4. Wealth has its own troubles. There are troubles associated with poverty, few of us would debate that fact. But there are also troubles associated with wealth. Unfortunately, we give little thought to them. As a result, we think the presence of money is always good, always a blessing. And we desire it. But money brings troubles of its own: it clouds moral judgement, it distorts empathy, it promotes pride and arrogance, it can become an addiction. Fears of the wealthy include isolation, anxiety, and raising well-adjusted children. In other words, if you are thinking money will solve your troubles, you are mistaken. And once we change our thinking on this, we can stop searching for answers in the wrong places.

5. The desire for riches robs us of life. We have heard the love of money is the root of all evil. But often times, the mere desire for more of it robs us of life as well. The desire for money consumes our time, wastes our energy, compromises our values, and limits our potential. It is wise to remove its desire from our affections. This would reduce our stress. But even better, it would allow true life-giving pursuits to emerge.

6. Boundaries are life-giving. Orson Welles once said, “The enemy of art is the absence of limitations.” I agree. And the enemy of life is the absence of boundaries. Whether they be social, financial, or moral, boundaries provide structure and a framework for life. They promote discovery, invention, and ingenuity. Boundaries motivate us to discover happiness in our present circumstance. This is one reason a personal spending plan (budget) is such a helpful tool—the financial boundary forms a helpful framework for life. It allows us to recognize we don’t have to spend more money than we earn to be happy. There is no joy in living beyond your means—only stress. Live within the boundaries of your income. And find more life because of it.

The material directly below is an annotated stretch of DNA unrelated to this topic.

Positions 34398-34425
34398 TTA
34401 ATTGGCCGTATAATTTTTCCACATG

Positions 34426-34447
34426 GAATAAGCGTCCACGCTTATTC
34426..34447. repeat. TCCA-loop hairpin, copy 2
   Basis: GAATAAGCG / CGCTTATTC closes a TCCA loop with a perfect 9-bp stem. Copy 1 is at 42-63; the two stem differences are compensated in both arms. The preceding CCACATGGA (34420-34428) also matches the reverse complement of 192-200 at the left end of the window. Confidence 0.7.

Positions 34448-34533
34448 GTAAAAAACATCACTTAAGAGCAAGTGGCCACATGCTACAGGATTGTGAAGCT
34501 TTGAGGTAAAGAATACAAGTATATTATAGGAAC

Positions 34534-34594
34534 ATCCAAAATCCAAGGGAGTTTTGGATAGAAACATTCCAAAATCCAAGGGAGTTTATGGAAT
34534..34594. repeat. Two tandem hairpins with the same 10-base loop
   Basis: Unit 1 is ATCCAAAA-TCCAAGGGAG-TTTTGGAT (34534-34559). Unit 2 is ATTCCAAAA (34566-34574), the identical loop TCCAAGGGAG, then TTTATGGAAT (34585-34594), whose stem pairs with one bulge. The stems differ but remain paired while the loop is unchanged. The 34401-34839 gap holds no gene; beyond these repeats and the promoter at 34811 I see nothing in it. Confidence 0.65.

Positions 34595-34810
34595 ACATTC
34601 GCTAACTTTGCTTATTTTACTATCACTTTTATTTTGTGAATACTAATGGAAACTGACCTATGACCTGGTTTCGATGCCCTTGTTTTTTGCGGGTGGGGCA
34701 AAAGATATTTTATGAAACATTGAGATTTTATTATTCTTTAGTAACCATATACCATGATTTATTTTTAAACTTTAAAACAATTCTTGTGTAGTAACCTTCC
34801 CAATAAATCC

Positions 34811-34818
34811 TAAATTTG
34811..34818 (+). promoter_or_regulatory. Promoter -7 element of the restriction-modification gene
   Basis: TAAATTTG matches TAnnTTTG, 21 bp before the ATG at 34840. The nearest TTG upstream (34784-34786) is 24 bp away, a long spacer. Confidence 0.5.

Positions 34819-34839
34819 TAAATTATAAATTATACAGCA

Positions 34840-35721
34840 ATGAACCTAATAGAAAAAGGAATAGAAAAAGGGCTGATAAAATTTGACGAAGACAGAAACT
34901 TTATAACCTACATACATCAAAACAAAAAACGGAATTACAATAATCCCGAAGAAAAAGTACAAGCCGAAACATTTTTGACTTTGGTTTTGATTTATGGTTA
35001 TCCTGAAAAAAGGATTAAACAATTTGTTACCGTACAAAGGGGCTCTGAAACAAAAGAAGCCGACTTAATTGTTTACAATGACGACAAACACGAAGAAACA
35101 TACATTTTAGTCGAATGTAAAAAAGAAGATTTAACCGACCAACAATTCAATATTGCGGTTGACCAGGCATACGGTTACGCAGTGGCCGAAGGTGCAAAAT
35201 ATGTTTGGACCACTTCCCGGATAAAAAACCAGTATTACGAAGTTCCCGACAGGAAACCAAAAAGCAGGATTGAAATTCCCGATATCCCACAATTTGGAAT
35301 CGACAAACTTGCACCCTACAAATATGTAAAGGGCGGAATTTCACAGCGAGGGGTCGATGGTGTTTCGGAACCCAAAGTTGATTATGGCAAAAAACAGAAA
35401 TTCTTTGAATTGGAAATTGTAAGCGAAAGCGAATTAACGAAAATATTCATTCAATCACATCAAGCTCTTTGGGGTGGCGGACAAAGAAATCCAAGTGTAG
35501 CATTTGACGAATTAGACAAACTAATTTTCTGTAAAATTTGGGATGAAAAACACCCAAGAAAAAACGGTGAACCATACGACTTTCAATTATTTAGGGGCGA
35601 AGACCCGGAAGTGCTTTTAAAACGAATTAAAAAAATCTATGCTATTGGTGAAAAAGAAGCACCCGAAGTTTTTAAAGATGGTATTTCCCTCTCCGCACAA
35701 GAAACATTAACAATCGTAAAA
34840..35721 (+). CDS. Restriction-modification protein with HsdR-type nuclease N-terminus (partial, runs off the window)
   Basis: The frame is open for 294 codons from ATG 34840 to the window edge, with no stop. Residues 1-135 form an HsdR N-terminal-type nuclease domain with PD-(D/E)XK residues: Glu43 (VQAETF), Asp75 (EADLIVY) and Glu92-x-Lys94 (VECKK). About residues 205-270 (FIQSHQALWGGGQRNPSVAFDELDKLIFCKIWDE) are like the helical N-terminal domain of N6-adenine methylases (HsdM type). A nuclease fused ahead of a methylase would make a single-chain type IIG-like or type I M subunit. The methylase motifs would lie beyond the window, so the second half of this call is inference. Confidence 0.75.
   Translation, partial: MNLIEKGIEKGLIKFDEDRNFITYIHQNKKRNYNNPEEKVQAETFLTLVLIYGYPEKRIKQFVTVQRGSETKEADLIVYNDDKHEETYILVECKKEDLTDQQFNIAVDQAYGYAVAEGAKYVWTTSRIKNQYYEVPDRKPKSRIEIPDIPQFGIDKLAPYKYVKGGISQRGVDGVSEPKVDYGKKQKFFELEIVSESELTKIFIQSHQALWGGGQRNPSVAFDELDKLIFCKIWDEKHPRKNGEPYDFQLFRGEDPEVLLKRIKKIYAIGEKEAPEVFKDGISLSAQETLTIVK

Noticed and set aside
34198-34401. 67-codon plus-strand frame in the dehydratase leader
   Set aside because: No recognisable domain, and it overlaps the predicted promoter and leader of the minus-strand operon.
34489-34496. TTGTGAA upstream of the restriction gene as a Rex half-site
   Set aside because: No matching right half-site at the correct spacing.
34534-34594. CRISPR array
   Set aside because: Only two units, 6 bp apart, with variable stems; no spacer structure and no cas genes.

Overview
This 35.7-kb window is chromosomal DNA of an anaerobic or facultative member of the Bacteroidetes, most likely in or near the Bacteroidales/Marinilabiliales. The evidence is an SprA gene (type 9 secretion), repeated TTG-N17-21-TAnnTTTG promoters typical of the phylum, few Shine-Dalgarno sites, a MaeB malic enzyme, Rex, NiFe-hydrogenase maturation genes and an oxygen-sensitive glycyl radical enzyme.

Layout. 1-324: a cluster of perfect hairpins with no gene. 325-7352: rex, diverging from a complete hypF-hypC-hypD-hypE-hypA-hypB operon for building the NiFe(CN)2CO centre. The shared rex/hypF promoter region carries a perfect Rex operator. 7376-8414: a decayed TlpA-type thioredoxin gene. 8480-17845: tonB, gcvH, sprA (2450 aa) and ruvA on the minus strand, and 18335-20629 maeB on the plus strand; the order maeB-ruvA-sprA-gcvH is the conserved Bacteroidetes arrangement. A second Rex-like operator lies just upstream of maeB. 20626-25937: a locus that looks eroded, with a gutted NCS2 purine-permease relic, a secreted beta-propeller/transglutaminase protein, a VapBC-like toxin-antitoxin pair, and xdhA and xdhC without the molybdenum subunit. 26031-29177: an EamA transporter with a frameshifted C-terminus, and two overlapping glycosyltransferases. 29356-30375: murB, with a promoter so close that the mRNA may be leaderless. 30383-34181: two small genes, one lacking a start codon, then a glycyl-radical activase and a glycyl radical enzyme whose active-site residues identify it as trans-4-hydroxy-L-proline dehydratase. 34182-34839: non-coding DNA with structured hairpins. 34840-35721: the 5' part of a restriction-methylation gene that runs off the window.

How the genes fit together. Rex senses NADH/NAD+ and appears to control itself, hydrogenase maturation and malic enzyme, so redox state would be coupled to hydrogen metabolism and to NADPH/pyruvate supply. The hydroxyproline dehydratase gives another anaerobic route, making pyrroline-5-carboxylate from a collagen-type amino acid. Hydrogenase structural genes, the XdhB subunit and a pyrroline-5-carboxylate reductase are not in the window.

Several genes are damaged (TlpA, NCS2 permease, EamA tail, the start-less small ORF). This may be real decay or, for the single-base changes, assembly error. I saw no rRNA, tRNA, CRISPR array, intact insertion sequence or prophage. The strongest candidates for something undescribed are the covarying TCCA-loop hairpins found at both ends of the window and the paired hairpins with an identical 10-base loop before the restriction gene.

7. There is joy in giving money away. Generosity has wonderful benefits. Generous people are happier, healthier, more admired, more satisfied with life, and have deeper relationships with others. Their lives are filled with less stress. It is important to change our thinking on this topic. One of the most stress-reducing things you can ever do with your money is give some of it away. And generosity is completely achievable today regardless of our current situation.

8. The security found in money/possessions is fleeting at best. Too many of us believe security can be adequately found in possessions. As a result, many of us pursue and collect large stockpiles of possessions in the name of security or happiness. We work long hours to purchase them. We build bigger houses to store them. We spend large amounts of energy maintaining them. The burden of accumulating and maintaining slowly becomes the main focus of our lives. Meanwhile, we lose community, freedom, happiness, and passion. We exchange some of the most basic elements of life for mere possessions. Our search for security and life and joy is essential to being human—we just need to start looking for it in the right places.